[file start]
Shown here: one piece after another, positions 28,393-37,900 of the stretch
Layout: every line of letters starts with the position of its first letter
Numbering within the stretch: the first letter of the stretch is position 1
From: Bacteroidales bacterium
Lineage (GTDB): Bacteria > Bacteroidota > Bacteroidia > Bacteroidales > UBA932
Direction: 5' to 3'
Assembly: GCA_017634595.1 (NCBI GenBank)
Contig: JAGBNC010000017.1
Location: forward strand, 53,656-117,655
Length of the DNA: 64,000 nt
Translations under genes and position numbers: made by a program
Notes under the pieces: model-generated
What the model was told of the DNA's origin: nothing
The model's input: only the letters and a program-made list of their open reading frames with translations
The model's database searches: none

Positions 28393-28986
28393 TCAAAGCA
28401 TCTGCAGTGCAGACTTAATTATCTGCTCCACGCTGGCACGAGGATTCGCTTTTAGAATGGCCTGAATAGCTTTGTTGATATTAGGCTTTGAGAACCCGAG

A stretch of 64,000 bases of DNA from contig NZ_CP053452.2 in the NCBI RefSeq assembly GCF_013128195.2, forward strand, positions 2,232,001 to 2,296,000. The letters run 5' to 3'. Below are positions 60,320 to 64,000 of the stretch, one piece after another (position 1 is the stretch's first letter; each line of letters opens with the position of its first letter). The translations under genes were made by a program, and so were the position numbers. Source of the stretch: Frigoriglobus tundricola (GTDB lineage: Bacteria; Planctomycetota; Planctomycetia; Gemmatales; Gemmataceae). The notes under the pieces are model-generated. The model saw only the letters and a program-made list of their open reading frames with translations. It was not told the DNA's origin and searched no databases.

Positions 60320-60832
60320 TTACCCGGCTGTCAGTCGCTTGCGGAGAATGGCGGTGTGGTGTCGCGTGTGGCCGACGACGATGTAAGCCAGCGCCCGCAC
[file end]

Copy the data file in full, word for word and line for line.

Shown here: one piece after another, positions 28,393-37,900 of the stretch
Layout: every line of letters starts with the position of its first letter
Numbering within the stretch: the first letter of the stretch is position 1
From: Bacteroidales bacterium
Lineage (GTDB): Bacteria > Bacteroidota > Bacteroidia > Bacteroidales > UBA932
Direction: 5' to 3'
Assembly: GCA_017634595.1 (NCBI GenBank)
Contig: JAGBNC010000017.1
Location: forward strand, 53,656-117,655
Length of the DNA: 64,000 nt
Translations under genes and position numbers: made by a program
Notes under the pieces: model-generated
What the model was told of the DNA's origin: nothing
The model's input: only the letters and a program-made list of their open reading frames with translations
The model's database searches: none

Positions 28393-28986
28393 TCAAAGCA
28401 TCTGCAGTGCAGACTTAATTATCTGCTCCACGCTGGCACGAGGATTCGCTTTTAGAATGGCCTGAATAGCTTTGTTGATATTAGGCTTTGAGAACCCGAG

A stretch of 64,000 bases of DNA from contig NZ_CP053452.2 in the NCBI RefSeq assembly GCF_013128195.2, forward strand, positions 2,232,001 to 2,296,000. The letters run 5' to 3'. Below are positions 60,320 to 64,000 of the stretch, one piece after another (position 1 is the stretch's first letter; each line of letters opens with the position of its first letter). The translations under genes were made by a program, and so were the position numbers. Source of the stretch: Frigoriglobus tundricola (GTDB lineage: Bacteria; Planctomycetota; Planctomycetia; Gemmatales; Gemmataceae). The notes under the pieces are model-generated. The model saw only the letters and a program-made list of their open reading frames with translations. It was not told the DNA's origin and searched no databases.

Positions 60320-60832
60320 TTACCCGGCTGTCAGTCGCTTGCGGAGAATGGCGGTGTGGTGTCGCGTGTGGCCGACGACGATGTAAGCCAGCGCCCGCAC